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Zambia's central bank left its policy rate steady at 10.25 percent, saying inflation is still expected to remain above the upper bound of its target range for much of the forecast horizon but then revert to the range toward the end this period amid a weakening of near-term growth prospects.


However, the Bank of Zambia (BOZ), which raised its rate 50 basis points in May as inflation was forecast to remain above its target range of 6.0 - 8.0 percent, cautioned it "may adjust the Policy Rate upward, if inflation does not revert to the target range."

In addition to recent data that points toward reduced economic growth, BOZ said liquidity challenges and constrained aggregate demand continue to weigh on economic activity, with gross domestic product projected to decline this year due to the effects of drought on agriculture, constrained electricity generation and lower than anticipated output from mining.


BOZ didn't issue a growth forecast but last month the International Monetary Fund said Zambia's growth was projected to slow to 2.0 percent this year from an estimated 3.7 percent last year, reflecting a decline in mining activity and the impact on drought on hydro power production.


BOZ said preliminary data show economic growth easing to 2.6 percent in the first quarter of this year from 2.7 percent in the same 2018 quarter, with data pointing to reduced growth in the second quarter.


Zambia's inflation rate has accelerated this year due to a depreciation of the kwacha and higher food prices, pushing up inflation from an average 7.0 percent in 2018 to to 8.8 percent in July.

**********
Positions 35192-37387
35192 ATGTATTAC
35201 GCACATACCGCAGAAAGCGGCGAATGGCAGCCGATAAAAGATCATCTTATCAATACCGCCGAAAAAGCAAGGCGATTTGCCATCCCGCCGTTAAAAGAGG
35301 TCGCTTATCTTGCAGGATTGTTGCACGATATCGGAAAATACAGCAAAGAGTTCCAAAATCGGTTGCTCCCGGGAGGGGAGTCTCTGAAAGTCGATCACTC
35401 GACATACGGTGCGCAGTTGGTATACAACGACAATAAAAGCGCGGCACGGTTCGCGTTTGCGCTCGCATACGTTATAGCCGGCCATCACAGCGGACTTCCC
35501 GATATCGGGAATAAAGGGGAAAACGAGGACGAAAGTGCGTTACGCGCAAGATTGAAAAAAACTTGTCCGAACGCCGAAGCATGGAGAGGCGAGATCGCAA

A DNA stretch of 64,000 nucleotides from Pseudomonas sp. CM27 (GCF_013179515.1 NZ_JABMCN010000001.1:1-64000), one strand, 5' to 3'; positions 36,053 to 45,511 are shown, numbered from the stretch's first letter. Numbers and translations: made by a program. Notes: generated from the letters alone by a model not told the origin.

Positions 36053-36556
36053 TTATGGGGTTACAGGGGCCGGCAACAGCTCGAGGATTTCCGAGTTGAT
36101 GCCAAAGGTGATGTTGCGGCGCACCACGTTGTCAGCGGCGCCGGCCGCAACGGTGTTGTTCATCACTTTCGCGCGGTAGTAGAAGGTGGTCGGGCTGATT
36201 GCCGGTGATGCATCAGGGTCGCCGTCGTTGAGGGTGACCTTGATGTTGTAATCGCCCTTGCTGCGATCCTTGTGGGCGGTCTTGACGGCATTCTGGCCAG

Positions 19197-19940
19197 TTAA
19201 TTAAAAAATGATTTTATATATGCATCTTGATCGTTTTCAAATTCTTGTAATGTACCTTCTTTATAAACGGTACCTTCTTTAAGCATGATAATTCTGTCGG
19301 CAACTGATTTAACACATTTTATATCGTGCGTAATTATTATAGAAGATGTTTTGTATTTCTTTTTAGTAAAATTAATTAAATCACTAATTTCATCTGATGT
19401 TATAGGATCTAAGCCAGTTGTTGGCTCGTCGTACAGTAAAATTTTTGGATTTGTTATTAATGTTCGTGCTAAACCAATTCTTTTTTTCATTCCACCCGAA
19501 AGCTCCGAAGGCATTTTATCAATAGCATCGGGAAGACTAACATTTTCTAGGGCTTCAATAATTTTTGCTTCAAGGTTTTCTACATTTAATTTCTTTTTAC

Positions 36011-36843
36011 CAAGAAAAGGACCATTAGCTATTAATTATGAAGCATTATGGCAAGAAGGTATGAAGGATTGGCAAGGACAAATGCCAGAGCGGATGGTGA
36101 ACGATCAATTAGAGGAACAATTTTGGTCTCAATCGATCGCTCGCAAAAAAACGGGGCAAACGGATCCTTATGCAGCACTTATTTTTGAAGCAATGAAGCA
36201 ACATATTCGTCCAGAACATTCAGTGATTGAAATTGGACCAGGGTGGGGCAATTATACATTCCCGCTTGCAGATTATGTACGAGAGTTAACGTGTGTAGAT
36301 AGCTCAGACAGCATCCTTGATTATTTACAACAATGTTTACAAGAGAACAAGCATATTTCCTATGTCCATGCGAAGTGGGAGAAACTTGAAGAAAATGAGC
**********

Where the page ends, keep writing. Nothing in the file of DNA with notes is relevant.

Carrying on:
BOZ expects inflation to remain above its 8.0 percent inflation limit for much of the forecast period due to a persistent rise in food prices from low agricultural output. But easing pressure on food prices is then expected to lower inflation toward the end of the forecast period.


Key upside risks to this outlook stem from persistent drought, lower electricity generation, higher-than-expected fiscal deficits and elevated debt service payments, which is likely to impact inflation through the exchange rate and expectation channels.


In addition, BOZ said weaker-than-projected global growth, partly due to an escalation of trade tensions between the US and China, is likely to impact copper prices, which may also affect the kwacha's exchange rate.


After falling 15.6 percent against the U.S. dollar last year, the kwacha has continued to weaken this year and was trading at 13.12 to the dollar today, down almost 9 percent this year.


The IMF in July forecast inflation would average 9.9 percent this year and 10.0 percent in 2020.

 

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